Flu shots for adults 65 and older
Schedule your flu shot today.
As summer turns to fall, you need to start thinking about getting your annual flu shot. Flu shots are important because adults 65 years and older can get serious illnesses from the flu. The flu shot will help protect you and the ones you love.
As you age, your immune system, or how well your body protects itself, gets weaker. So if you get the flu, you have a higher chance of going to the hospital. For most flu seasons, older adults make up 70% to 85% of flu-related deaths each year.1
Flu shots reduce the chance of getting sick
A good way to reduce your chance of getting the flu is to get a yearly flu shot. This helps you make antibodies, which will help you fight the virus if you are exposed.1
Best time to get your flu shot
The best time to get your flu shot is between September and the end of October1,2 before flu season starts. This is because it takes two weeks to get full protection from the vaccine. Flu season is usually from November through the end of April. You can get the flu vaccine anytime during the flu season. That’s why it’s never too late to get vaccinated.
Ask your medical provider about the benefits of the Flucelvax® shot
- It's egg-free and latex-free.
- It's grown in animal cells vs. eggs. This means it's more like the flu virus we are trying to protect you from.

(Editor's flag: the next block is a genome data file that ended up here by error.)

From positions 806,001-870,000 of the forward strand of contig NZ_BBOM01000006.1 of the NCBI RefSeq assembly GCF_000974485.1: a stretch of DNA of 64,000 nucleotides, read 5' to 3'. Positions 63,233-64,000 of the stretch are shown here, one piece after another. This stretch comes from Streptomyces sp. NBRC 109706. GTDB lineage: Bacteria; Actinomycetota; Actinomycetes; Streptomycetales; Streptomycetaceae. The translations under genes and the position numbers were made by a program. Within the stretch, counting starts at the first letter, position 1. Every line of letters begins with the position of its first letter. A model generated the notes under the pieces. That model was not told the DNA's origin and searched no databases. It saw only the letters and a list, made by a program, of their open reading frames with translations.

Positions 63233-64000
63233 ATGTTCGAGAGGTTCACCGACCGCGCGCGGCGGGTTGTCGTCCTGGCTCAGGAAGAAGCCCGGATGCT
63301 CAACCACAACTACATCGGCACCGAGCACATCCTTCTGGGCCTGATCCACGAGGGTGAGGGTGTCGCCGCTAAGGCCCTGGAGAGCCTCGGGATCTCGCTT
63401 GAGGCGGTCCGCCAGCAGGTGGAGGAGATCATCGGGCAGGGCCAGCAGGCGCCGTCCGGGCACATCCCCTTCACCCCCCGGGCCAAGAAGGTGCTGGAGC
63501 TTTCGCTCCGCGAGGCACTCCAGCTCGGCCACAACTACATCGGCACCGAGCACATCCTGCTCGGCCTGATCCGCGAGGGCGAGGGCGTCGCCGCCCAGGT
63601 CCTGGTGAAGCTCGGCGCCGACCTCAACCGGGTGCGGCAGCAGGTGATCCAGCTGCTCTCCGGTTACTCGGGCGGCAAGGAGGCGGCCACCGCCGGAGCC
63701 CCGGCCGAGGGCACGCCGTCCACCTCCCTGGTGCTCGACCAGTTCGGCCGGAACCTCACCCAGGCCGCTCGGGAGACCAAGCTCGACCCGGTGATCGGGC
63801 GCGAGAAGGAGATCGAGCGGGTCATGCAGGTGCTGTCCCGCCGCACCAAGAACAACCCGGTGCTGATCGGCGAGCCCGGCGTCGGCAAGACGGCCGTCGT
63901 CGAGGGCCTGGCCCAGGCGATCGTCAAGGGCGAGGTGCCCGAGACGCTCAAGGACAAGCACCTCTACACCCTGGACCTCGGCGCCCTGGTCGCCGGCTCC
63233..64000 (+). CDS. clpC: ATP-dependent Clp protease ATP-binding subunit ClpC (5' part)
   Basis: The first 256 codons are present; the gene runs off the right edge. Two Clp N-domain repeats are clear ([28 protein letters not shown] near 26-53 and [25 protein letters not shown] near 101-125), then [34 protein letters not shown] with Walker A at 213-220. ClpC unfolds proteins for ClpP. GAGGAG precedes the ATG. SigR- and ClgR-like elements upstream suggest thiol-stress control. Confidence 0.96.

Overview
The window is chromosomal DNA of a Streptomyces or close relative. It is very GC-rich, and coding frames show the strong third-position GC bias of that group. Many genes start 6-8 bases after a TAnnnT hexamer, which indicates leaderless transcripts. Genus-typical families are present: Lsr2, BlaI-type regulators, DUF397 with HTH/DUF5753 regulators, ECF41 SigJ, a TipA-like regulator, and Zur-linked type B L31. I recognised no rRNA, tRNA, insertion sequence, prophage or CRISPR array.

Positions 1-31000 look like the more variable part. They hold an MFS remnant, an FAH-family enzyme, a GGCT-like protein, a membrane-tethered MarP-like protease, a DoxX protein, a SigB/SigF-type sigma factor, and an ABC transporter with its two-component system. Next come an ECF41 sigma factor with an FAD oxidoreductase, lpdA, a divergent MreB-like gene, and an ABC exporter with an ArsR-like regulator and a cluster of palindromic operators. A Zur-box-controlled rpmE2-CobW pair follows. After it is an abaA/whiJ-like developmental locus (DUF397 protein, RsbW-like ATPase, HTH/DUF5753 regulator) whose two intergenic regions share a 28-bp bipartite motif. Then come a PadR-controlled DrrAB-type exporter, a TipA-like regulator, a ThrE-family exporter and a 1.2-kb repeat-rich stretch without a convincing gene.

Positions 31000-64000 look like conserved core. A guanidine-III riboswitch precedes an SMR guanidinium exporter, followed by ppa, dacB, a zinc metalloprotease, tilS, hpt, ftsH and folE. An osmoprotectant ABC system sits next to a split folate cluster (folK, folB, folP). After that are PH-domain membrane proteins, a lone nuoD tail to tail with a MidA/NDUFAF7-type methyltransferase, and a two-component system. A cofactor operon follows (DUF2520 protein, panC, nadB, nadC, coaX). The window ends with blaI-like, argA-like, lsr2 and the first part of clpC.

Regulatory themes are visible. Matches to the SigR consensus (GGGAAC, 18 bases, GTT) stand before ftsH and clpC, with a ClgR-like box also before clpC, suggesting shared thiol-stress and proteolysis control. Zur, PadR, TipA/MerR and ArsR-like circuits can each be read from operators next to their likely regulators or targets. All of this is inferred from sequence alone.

- It's as good as the high-dose vaccine at reducing hospital visits due to the flu.
There are small differences between the flu vaccines. The Centers for Disease Control and Prevention (CDC) does not prefer one flu shot over another. The most important thing is to get a flu shot every year.
Other ways to protect yourself from the flu
We urge you to:
- Limit contact with people who are sick.
- Wash your hands often.
- Try not to touch your face.
- Ask your doctor about getting the pneumonia shot, if you have not yet had it, and see if it's right for you.
If you still get the flu, get help
Whether you’ve had the flu vaccine or not, get medical care right away if you have any of these symptoms:1,2
- Trouble breathing or shortness of breath
- Pain or pressure in the chest or stomach
- Long periods of feeling dizzy or confused
- Fever that can’t be reduced with over-the-counter medicines or is getting worse
- Not peeing
- Your symptoms get worse
- Centers for Disease Control and Prevention. People 65 years and older and influenza. Accessed June 15, 2021.
- Grohskopf LA, Alyanak E, Broder KR, Walter EB, Fry AM, Jernigan DB. Prevention and control of seasonal influenza with vaccines: Recommendations of the advisory committee on immunization practices — United States, 2020–21 influenza season. MMWR Recomm Rep 2020;69(No. RR-8):1–25.
- Centers for Disease Control and Prevention. Key facts about seasonal flu vaccine. Accessed June 15, 2021.
The information provided is for general informational purposes only and is not intended to be medical advice or a substitute for professional health care. You should consult an appropriate health care professional for your specific needs.